After years of hearing about the costumes, the crowds, the over-the-top pop-culture craziness known as Comic-Con, I finally broke down and joined the madness this weekend. At 8, my comics-loving son was finally old enough to appreciate this annual mecca of geekdom, and I was just curious enough to indulge him.
What could possibly be so alluring to prompt 130,000 people to pay $175 just to get in, I wondered. Why would so many people come from so far to brave bumper-to-bumper parking lots and hotels costing $200+ per night and to do so wearing uncomfortable costumes and face paint?
I found out Thursday, when my son and I got our badges and industrial-size Comic-Con backpacks and walked into the San Diego Convention Center. To my son, it was as if he’d just entered the world’s most giant toy store. There were acres of comic books and action figures. A football field of video game consoles and video screens dangling from the ceiling. Rows upon rows of vinyl art toys and artists live drawing for the crowd.
We’d just stepped foot inside the hallowed halls of Comic-Con, and I already feared for my financial solvency. Comic-Con is not a destination for the commercially averse.
Everything, from the sides of hotels to the roving pedicabs to Slurpee cups, is sponsored. Just getting inside the exhibit hall required running a gauntlet of giveaways, from temporary tattoos for new video games to parties with free drinks.
At 1 p.m. on opening day, the crowd was already teeming, making it difficult to even move. Wearing a backpack the size of a life raft didn’t help. After an hour of “excuse me, pardon me” I gave up any pretense of politeness and just battering-rammed my way through.
It was sheer luck that my son and I happened to first of all find the Jeff Smith booth, and that we found it at a time Smith was there and doing a signing for his “Bone” and “RASL” books. Smith was our main motivation for even going to Comic-Con, and my boy was anxious to show him some of his “Bone” fan art. That took a while, because the line was 30 people long.
My impatient son lasted in line all of five minutes before wanting to run off and fill up on eye candy. I counseled him to take a good look at his surroundings to get his bearings, and, lickety-split, he was gone.
I wasn’t sure I’d see him again. I realized only later that his child badge included my name and phone number and the words “in case of emergency contact” in bold. Clearly, children from prior Comic-Cons really have gone missing. I myself lost track of my kid at least 20 times that day as he dashed and darted through the crowd.
Twenty dollars, one Halo toy and one “Bone Handbook” later, we finally met Smith, who graciously signed our new book and smiled as my boy identified every single character on the title page, as if Smith hadn’t created the characters himself.
And then we were off again, perusing aisles of comics, snapping pictures of hulking, oversized action figures and staring at all the adults behaving as if it were Halloween. “The girls dress much stranger than the boys,” my son said, after walking past a gender-bending, midriff-baring Mario character donning a mustache. Mario was a girl.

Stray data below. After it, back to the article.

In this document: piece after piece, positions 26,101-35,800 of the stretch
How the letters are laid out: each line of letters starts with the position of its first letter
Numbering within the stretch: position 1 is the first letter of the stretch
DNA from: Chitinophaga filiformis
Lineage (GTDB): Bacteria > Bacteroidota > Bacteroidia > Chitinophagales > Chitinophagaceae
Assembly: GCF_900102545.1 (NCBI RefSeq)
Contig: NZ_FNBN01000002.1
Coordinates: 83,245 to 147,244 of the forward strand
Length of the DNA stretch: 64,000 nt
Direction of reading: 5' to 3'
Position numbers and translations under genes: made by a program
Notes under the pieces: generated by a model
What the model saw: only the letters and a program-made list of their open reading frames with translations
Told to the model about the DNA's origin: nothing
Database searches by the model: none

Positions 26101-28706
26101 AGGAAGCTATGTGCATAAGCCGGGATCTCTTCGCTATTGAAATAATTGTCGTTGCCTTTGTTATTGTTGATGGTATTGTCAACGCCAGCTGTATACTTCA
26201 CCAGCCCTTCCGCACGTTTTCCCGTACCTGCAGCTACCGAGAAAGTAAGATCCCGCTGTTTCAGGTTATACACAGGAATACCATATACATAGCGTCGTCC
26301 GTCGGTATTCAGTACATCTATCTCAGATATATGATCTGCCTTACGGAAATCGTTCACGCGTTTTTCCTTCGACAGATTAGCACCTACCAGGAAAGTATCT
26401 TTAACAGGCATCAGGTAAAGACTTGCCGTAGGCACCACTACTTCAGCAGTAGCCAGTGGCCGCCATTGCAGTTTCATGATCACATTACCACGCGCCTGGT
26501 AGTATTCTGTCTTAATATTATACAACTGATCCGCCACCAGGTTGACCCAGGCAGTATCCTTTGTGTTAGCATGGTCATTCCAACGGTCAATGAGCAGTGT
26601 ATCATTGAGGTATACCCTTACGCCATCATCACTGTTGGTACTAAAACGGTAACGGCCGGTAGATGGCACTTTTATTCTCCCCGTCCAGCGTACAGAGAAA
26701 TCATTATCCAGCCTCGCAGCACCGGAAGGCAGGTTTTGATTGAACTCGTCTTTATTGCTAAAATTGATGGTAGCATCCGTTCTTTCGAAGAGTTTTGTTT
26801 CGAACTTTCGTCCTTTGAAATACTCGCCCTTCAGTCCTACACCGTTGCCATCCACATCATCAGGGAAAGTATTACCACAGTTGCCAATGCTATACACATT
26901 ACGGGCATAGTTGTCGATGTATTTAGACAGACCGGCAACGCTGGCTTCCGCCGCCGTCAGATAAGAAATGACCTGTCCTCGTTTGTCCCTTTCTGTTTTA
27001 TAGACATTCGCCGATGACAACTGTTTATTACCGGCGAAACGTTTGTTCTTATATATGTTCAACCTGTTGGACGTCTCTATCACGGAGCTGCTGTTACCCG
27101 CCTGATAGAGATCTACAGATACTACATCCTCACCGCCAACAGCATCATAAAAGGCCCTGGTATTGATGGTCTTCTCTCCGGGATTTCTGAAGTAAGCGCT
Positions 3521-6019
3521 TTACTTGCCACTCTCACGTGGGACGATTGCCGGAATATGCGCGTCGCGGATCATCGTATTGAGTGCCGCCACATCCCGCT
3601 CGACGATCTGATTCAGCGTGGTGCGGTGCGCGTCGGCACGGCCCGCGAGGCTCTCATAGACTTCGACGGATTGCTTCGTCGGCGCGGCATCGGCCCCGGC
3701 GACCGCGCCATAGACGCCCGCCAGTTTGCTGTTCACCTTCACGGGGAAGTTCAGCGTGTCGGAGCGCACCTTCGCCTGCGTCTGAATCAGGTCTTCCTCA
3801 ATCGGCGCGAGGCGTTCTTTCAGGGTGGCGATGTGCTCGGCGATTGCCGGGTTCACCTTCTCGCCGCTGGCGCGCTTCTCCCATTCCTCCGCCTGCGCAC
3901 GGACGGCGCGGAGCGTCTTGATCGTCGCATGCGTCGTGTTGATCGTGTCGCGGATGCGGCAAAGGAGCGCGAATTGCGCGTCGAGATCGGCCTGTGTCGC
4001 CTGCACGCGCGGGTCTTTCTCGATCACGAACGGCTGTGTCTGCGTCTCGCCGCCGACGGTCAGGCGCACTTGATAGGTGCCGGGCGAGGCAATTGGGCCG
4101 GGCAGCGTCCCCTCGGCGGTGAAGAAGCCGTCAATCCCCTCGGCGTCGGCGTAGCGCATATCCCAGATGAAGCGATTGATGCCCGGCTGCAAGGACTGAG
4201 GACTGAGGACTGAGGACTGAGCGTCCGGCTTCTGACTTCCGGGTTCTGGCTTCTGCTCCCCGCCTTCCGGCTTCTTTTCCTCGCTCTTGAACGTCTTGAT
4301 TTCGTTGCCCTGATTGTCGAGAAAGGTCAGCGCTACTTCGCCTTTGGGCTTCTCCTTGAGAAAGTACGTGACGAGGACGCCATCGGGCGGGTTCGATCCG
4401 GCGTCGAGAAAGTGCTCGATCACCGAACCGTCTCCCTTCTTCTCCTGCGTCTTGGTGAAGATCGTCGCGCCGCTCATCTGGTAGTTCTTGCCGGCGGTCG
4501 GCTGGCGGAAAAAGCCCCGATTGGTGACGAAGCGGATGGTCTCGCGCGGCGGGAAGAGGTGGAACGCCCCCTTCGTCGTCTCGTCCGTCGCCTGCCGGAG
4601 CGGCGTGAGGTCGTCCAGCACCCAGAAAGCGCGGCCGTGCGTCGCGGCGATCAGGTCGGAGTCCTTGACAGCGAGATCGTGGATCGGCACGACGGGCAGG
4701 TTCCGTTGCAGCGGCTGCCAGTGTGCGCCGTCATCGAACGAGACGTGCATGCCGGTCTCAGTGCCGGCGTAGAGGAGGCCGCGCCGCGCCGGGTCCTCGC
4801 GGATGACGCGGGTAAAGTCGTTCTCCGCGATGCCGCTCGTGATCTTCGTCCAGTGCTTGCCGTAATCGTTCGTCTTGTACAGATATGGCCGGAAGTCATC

For the most part, the costumes were inventive rather than distasteful, though many of the women were dressed in hooker heels and showing too much cleavage — which, for better or for worse, is how most women are depicted in comics and their video game and movie spin-offs.
There were a lot more kids at Comic-Con than I was expecting, and a lot more kids who dressed up. Wonder Girl, Wolverine and Spiderman seemed to be the favorites of the elementary-school set. My son routinely ran into these characters as he played endless rounds of Lego Ninjago in a play area that reminded me of my living room. It was littered with thousands of Lego bricks. Across the aisle was my son’s second-favorite destination at the Con: a new Star Wars video game he played in the company of decked-out Jedi and Storm Troopers.
Our second day was pretty much a repeat of the first until 4 p.m., when my son felt we’d seen everything. We hadn’t by a long shot, but my boy’s a little too young to enjoy the many sit-down panel sessions, and he wasn’t interested in seeing any of the film screenings.
So we went to several off-site Comic-Con events, including a preview of the Marvel Monstergeddon Super Hero Smash Up — a superhero-themed monster truck race that will make its debut at San Diego’s Qualcomm Stadium during next year’s Comic-Con. We knew of the preview only because on our walk into the convention center we’d seen an enormous inflatable Spider-Man monster truck dangling off the side of a building. We arrived at the preview just as comic-book icon Stan Lee was walking in to sign autographs.
My son couldn’t have cared less about Lee because he doesn’t know who he is. Nor did he care when we walked past Mark Hamill signing autographs or when we quite literally bumped into Andrew W.K., host of his favorite Cartoon Network show, “Destroy Build Destroy.” It’s kind of mind-boggling how many Names are at Comic-Con, just milling around. I guess I should be happy my son isn’t a sycophant — at least he isn’t yet.
He was far more interested in the enormous inflatable Smurf that drew him to a street fair, where Wal-Mart was hosting a gaming tent with the new Kinect video game, Gunslinger, and Norton was pimping its anti-virus software through a clever Captain America display.
Finally, exhausted and overstimulated, we limped back to our car to drive home, our legs cramped and minds swimming with visions of aliens and superheroes. At least on the way, we scored a free drink from 7-Eleven. Thank you, “Cowboys and Aliens.”
– Susan Carpenter
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